Planning Provisions

 

Buying provisions for an extended cruise can be over whelming. Planning meals, snacks, and drinks for as much as three months for three people and two dogs is only the beginning. Putting together a first aid kit should be at the top of my list. Nothing like a small plastic case that carries only band-aids and antiseptics but something more in the way of a doctors bag.  Keeping in mind that if a medical emergency should arise the nearest doctor may be several hundred miles away.

Then there is “The Pack” that needs to be topped off with the absolute bare necessities three people should need to survive should the boat sink and we are stuck at sea. ( I think we are going to need a larger bag.)  The hand-held water maker takes up all the space in our current back pack. As my good Canadian friend told me the other day that her survival bag stays on the bunk during the day and the galley settee at night. A bag that has to be easy to grab in a hurry.

Buying the provisions is just the beginning.  After they are on the boat they have to be repackaged to get rid of any extra garbage.  Dry goods are often put into freezer bags and plastic containers. The cardboard that foods are packaged in can carry insect eggs. Insects are something else not wanted on board while at sea. 

After the provisions are planned, bought, and repackaged, they have to be stored in the best possible space.  Damage control is a must.  Things have to stay dry and won’t crush or break open while underway. Dried beans or rice stuck in the bilge absorbing water and burning up the bilge pump would not be good.

Then an inventory list needs to be made including the location of everything.  A boat isn’t like a house where groceries go into the kitchen cabinets.  Boats have very limited storage space which might include under the bunks, under the floorboards in the bilge, or in the sail locker.  It’s important to know where these items are stashed.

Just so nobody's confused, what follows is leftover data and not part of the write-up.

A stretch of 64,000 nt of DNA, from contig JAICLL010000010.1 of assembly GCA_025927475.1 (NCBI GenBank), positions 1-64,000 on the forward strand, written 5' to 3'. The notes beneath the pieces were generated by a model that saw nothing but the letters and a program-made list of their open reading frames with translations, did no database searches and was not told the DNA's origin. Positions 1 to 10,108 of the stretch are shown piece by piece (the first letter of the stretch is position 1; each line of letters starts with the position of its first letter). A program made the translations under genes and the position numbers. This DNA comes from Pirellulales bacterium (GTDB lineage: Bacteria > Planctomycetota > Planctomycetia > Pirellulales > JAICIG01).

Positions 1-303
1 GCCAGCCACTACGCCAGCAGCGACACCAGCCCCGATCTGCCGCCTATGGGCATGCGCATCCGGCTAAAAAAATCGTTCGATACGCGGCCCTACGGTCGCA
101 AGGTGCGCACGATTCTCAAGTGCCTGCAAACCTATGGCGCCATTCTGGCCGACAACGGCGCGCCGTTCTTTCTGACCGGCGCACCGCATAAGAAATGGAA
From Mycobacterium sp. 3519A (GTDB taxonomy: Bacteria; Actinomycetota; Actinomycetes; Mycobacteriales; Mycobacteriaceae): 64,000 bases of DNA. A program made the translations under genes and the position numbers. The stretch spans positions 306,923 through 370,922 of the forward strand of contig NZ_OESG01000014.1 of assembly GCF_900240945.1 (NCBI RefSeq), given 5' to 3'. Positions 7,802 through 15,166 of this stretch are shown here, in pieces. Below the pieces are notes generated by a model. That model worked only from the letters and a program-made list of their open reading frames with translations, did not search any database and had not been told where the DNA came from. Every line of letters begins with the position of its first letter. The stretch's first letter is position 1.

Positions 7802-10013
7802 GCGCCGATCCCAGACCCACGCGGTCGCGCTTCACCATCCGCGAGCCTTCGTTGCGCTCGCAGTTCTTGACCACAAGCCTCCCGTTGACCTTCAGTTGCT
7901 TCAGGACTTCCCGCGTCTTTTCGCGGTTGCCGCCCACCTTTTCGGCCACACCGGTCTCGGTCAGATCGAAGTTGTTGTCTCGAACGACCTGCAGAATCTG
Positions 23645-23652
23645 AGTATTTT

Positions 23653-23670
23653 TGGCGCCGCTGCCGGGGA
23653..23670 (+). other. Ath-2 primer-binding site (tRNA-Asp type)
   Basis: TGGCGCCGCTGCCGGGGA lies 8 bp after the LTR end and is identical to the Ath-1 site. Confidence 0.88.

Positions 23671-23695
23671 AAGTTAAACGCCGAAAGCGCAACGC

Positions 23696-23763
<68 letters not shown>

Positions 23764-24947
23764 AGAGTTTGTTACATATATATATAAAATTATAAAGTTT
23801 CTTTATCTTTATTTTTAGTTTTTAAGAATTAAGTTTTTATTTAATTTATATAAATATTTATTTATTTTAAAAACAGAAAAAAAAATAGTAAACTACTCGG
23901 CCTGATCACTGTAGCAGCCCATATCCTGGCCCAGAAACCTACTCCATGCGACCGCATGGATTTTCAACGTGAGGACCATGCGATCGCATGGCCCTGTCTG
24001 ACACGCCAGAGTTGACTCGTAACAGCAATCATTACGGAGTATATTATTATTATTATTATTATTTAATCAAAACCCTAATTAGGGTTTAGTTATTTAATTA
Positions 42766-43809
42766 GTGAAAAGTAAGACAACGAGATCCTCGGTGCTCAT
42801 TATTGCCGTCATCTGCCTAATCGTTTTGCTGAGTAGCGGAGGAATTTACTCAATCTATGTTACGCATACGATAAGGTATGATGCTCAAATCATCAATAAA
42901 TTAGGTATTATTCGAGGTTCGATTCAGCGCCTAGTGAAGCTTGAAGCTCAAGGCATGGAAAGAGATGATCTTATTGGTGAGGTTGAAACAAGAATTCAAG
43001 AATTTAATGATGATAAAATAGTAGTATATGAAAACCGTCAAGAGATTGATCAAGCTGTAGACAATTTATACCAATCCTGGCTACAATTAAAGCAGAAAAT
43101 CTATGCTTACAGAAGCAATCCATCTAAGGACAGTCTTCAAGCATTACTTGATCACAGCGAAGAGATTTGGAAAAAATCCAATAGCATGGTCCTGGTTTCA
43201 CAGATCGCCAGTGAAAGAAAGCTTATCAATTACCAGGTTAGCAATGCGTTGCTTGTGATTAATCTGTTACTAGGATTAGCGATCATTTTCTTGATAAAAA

Not only is my head swimming with details all the time, but I’m laying in bed a night wondering “what I have forgotten?”.  My mind wanders over to my husbands set of responsibilities starting with the mechanical end of things.  I’m thinking “do we have a spare alternator, hoses, gaskets, shaft packing, etc”.  See what I mean by over whelming? I have to relax and remember how much fun this trip is going to be.

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2 Responses to “Planning Provisions”

  1. quietpaths Says:

    I can only imagine how detail oriented something like this is. It’s really exciting to read about it, however!

    • wenchhandle Says:

      It’s not something that I look forward to doing. While helping some friends get ready for their 3weeks at sea, I learned a lot about stocking the boat with food.
      It helped me get motivated in the right direction. It’s not something you can really do “well” in one day. Good to see you QP! 🙂

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